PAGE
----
So, knowing that LiveJournal supports OpenID, I waltzed over to its sign up page: a href="https://www.livejournal.com/create.bml"https://www.livejournal.com/create.bml/a
See anything missing from that form?
That's right, Livejournal DOESN'T ACCEPT OpenID for journal creation, only for posting comments: a href="http://www.vgmusic.com/~rbemrose/images/screenshots/lj-openid.png"http://www.vgmusic.com/~rbemrose/images/screenshots/lj-openid.png/a
If Livejournal won't eat their own dogfood, as a developer, why should I?
'"the only password you need to remember is your Master Password"
That's until you move to another computer, in which case you're a little screwed (and lot's of people log in on lots of different computers all the time).'
This is ture, but as someone else pointed out, just put Keepass on your thumb drive, that's what I do and the problem is virtually solved, at least between the two or three Windows boxes I log into.
The problem with this approach is that I'm screwed when I login to a Linux or Mac box, which I do quite frequently as well.
What we need is a cross-platform app to run off of a thumb drive that will store usernames and passwords for us.
The security to this approach lies in that fact that YOU have control over your thumb drive, you're not reliant on a third-party's security or lack there of. You're also able to use different usernames and passwords for different sites.
Hmmmmmm, I think its time for me to figure out how best to go about doing this...........
I'd have to say that associating yourself with a strange but relatively short URL is not significantly different than with email. Email *is* a URL - we just don't use the "mailto:" convention because the "@" syntax is unique among URL formats. Adding "http:" is a little extra typing, but the only real difference is that the position of the user identifier and host domain aren't consistent in the definition of OpenID - but they will be consistent for the user, as your openID provide won't likely change much.
Using the URL only seems strange to us because we are so used to using our emails as logins in so many places. I'm willing to bet that if you taught a new user how to use the OpenID format, they would adopt it as quickly as we have adopted any other convention.
My problem: I have multiple OpenID IDs. I had an account with Yahoo, an account with AOL, an account with Livejournal, and so on. So now I have several "single" sign-ons. There's no obvious way to consolidate all of them together into the mystical single sign-on.
Personally, I prefer e-mail address. Because I own my own domain, every site gets a different e-mail address, and I use a catch-all to get them. This makes filtering a lot easier (sent to X@Y.com), helps see who sells my e-mail address (hey, I'm getting spam sent to X@Y.com. I wonder how they got X's name!), and still gives me a rememberable, unique username for each site. Not all sites are as kind about username, though.
This has the typical e-mail-as-gateway problem. Essentially, I'm not sure how you get away from reducing passwords causing points of failure to be more important to secure.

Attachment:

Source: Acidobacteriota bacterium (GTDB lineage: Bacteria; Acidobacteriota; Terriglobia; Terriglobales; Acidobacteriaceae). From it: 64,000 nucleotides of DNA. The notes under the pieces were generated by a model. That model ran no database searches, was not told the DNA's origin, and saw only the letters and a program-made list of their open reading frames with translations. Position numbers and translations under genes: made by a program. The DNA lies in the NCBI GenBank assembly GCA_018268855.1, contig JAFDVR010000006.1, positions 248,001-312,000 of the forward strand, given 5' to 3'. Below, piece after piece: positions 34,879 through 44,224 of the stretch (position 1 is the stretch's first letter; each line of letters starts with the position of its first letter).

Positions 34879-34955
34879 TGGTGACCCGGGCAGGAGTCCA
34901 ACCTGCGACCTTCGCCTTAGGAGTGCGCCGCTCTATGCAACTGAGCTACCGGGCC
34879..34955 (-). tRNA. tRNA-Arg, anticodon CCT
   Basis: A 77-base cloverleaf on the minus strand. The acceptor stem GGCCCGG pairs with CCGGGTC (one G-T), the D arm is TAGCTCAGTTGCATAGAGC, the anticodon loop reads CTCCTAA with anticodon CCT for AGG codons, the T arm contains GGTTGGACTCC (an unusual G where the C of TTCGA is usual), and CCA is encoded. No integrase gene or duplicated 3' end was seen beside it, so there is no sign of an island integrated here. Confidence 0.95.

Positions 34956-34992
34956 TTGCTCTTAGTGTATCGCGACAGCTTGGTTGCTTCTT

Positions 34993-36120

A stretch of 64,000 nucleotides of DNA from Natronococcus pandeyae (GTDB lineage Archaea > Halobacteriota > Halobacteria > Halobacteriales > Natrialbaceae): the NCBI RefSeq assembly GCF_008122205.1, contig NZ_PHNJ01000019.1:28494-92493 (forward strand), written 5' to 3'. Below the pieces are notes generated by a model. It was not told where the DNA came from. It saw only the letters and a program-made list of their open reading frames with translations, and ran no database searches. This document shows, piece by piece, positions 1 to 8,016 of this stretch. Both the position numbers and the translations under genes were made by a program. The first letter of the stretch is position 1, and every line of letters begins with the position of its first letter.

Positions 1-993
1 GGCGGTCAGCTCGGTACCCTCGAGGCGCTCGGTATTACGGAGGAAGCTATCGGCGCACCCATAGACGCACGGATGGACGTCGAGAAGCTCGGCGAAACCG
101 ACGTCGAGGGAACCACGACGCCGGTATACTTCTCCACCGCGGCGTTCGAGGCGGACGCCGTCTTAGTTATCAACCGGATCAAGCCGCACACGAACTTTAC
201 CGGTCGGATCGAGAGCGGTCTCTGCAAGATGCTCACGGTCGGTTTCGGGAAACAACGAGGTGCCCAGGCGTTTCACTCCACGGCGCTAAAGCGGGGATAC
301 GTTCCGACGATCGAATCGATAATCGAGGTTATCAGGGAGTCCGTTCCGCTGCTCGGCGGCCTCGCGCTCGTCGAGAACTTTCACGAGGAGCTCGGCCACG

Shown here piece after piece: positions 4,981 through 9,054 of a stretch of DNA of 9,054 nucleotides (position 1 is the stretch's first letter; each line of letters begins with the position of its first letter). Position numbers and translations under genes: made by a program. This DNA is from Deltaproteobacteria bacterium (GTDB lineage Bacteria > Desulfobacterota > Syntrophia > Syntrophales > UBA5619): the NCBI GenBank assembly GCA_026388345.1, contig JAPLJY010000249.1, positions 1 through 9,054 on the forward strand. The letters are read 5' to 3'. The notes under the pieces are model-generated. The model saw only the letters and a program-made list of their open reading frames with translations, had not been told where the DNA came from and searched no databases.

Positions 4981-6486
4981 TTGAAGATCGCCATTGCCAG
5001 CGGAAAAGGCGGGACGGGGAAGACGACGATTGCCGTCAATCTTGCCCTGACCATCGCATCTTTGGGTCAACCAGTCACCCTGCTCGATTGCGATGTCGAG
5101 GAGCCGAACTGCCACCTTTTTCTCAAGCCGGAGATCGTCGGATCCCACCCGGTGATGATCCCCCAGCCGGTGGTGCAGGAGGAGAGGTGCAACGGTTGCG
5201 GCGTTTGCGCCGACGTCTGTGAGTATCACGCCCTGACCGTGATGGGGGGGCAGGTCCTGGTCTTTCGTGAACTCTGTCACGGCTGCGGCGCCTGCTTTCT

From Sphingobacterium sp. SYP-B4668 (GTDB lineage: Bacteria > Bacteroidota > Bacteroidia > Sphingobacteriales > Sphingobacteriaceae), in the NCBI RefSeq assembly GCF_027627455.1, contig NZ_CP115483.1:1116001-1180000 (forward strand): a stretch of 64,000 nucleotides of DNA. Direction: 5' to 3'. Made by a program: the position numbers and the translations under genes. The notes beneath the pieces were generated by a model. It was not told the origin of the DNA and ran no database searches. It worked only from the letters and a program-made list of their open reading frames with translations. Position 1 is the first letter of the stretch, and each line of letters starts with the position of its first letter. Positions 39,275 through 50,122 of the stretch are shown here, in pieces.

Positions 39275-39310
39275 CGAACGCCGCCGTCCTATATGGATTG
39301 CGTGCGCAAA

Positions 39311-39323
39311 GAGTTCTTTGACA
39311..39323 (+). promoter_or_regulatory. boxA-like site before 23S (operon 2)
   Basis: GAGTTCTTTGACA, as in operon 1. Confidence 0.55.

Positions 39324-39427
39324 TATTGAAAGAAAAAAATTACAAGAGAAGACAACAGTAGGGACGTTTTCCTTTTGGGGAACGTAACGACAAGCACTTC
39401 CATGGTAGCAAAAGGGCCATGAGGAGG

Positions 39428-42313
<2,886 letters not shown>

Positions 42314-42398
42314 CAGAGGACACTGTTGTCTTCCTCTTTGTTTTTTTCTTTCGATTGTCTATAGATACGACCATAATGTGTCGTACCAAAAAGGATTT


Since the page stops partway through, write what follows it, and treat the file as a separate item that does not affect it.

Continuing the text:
"Perhaps the most compelling point Jan makes is this one: it is a bit odd to ask users to associate themselves with an arbitrary URL instead of an email address"
What's the difference between firstname.lastname@example.org and someprovider.com/yourname or yourname.someprovider besides the order? Both seem equally arbitrary. The only advantage is the standard formatting for e-mail addresses.
This may sound devilishly naive of me, but how is having to remember passwords a problem? Are we really becoming that lazy?
Case: A man stores all his valuable phone number contacts in his cell phone. He loses the phone and the SIM card. He no longer has the ability to contact anyone of import because he never learned those numbers. We now want instantaneous communication with everyone we've ever met, through IM, text messages, emails, message boards, chat lines, et al. But we don't store any of this knowledge. It's just more noise.
If a site requires me to login, and it's something that is ever-so painful for me to do, I just won't create an account. If it's something important to me, then I do. I generate a random password in my PasswordSafe (one I don't even know) and just pop it in there, unless a password is automatically generated by the system. Either way, I store it in my safe, to which only I have the key.
This is a long discussion about a non-problem. There is no login explosion. If you think there is, then you've created too many accounts. Take a break, go outside.
Say it with me: THERE IS NO LOGIN EXPLOSION. Unless there's also a phone number explosion that we, as developers, need to contain. And an email address explosion. And a designer clothes explosion.
Am I the only one that has no problem remembering his login information?
How much work does a developer have to go through to support OpenId, and is it easy to screw up? Or does OpenId somehow idiot-proof the process?
OpenId will generally be far more secure than the average developer implementation of username/password. Assuming you choose a provider that uses SSL.
My problem: I have multiple OpenID IDs.
How is that a problem? You have several different forms of identification in your wallet and house right now. Passport, driver's license, birth certificate, credit cards, etc, etc. All useful in different (and sometimes very narrow) circumstances.
@Jon Raynor, you managed to answer your issues with OpenID with your complaints about passwords. OpenID can solve your password problems; your OpenID provider doesn't need to use passwords if it has some other means of authentication.